Delegating pieces of the business that aren’t your strengths is also just good business. Leverage bird dogs and students for door-knocking and maybe hire a design student to build your website and design direct mail. Outsource to marketing companies that can help you with outbound direct mail campaigns and refine your inbound digital ad campaigns targeting your ideal prospects.

Outsourcing or partnering on the things you are not good at allows you to spend time focused on high-value activities you’re best at. Always be looking at tools and technology that integrate and automate to help you grow. Chances are you already use technology that integrates with other tools you pay for; you just never spent the time to learn what you already have.


Talent is another layer to understanding your chocolate and one of the most overlooked. I grew up in the business fixing houses with my dad. I left for New York City to be a professional actor at 19, only to return to the family business a decade later. A creative in real estate? Yes, and some of the skills I learned as a creative New Yorker transferred beautifully into the real estate business.

Peter Fortunado has a great saying: “Use what you have to get what you need to get what you want.” What unique knowledge or skillset can you leverage in the real estate business that helps you differentiate yourself from everyone else in the market?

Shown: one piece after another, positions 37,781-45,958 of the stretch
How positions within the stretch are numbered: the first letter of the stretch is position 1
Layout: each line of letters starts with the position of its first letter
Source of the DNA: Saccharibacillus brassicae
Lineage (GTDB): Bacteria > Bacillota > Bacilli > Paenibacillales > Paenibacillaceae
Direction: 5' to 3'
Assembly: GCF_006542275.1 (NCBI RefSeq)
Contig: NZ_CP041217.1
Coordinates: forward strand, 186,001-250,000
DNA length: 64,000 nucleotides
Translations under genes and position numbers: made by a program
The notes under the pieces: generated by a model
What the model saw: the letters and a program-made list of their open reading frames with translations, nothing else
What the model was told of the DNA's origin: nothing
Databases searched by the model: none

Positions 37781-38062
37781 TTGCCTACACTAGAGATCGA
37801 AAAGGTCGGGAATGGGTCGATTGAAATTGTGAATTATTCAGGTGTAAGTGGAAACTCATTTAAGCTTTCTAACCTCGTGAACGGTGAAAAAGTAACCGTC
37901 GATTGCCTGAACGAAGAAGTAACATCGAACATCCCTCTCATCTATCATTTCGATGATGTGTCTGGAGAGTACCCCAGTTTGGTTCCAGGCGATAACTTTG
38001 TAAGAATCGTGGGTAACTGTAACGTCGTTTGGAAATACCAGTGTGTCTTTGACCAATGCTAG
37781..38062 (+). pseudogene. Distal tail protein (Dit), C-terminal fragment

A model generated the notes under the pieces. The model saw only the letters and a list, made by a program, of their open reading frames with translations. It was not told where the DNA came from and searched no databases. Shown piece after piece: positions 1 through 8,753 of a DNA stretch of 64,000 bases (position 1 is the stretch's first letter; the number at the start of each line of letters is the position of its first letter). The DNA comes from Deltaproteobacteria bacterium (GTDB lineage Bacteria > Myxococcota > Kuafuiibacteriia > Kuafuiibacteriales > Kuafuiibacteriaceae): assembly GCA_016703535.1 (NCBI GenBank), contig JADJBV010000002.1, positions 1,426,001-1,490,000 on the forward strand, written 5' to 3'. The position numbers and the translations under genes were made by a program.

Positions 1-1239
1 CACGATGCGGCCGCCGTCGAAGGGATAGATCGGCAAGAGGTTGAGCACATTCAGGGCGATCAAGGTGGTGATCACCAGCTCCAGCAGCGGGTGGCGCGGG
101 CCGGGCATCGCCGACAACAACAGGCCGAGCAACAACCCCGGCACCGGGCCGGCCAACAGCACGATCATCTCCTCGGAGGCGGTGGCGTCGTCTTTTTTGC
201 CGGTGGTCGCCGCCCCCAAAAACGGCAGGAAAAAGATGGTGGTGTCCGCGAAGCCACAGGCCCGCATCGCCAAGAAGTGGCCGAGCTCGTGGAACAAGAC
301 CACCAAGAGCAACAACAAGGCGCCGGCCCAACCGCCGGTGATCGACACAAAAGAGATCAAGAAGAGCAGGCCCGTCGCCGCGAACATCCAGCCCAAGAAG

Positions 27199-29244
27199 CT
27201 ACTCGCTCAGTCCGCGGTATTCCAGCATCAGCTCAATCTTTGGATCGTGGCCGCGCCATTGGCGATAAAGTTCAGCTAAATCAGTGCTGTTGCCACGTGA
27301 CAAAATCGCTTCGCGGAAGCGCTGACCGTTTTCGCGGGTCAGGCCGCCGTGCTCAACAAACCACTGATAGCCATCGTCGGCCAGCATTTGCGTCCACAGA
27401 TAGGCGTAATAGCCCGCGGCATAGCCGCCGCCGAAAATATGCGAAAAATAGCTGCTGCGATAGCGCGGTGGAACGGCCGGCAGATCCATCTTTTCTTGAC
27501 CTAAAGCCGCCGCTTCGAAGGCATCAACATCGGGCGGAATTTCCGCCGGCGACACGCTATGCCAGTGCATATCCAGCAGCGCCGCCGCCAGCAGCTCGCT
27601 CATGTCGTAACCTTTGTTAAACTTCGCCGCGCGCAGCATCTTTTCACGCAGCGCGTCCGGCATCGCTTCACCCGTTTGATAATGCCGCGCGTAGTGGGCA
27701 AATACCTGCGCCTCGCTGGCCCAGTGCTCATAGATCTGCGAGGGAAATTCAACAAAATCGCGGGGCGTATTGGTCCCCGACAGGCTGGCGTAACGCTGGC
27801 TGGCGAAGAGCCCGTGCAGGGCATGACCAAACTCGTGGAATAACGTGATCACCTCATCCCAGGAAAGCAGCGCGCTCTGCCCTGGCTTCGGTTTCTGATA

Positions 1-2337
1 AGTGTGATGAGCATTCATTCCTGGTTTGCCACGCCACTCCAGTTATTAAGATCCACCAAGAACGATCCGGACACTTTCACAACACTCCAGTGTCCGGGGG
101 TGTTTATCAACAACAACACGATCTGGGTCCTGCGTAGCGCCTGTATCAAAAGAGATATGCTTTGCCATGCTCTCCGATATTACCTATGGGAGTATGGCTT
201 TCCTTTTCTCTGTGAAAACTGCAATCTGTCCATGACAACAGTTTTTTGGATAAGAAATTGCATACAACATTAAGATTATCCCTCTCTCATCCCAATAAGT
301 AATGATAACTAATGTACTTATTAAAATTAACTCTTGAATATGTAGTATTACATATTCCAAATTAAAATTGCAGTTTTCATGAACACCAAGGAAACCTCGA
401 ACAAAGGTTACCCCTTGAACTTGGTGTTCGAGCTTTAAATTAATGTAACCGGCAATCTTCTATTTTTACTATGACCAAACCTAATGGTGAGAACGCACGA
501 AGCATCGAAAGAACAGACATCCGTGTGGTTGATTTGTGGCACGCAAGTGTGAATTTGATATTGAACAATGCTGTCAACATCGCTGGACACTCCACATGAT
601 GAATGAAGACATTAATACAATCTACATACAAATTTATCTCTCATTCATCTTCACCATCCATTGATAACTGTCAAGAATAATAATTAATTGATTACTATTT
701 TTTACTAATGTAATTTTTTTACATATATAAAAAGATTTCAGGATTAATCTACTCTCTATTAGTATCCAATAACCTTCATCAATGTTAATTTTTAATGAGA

Have a sales background? From being a waiter to selling cars, a background in sales typically includes skills in negotiating, building relationships, and working well with people. These soft skills are incredibly valuable in our industry.

Others have unique job experience that gives them an inside track to unique leads. Like the insurance agent that has inside knowledge of burnouts, mold infestations, and claims processing. Or the pest control specialist that understands how to identify and remedy extreme termite infestations when others would run in fear. Or, a city planner that understands zoning, planning, and that a huge employer is coming to town that will forever impact the market.

Whether you’re a systems analyst that brilliantly systematizes processes to a creative genius that can connect to the masses, there’s room for you in the business of real estate. Please do not miss this powerful piece of information that helps identify your chocolate.


Yes, cash is king. We’ve covered some of the strategies that don’t require money. However, when online influencers sell you on no-money strategies, they are typically referring to a handful of strategies that are often difficult and inappropriate for most.

The most popular strategy is becoming a wholesaler. Introduce yourself as a wholesaler at your local investment club and watch eyes roll. Wholesaling has become synonymous with newbies with no money, experience, or willingness to do what it takes. Even worse, “wholesalers” are demanding time-wasters that think showing up to a meeting warrants free lunch with a mentor that will train them for free and send them free, qualified leads.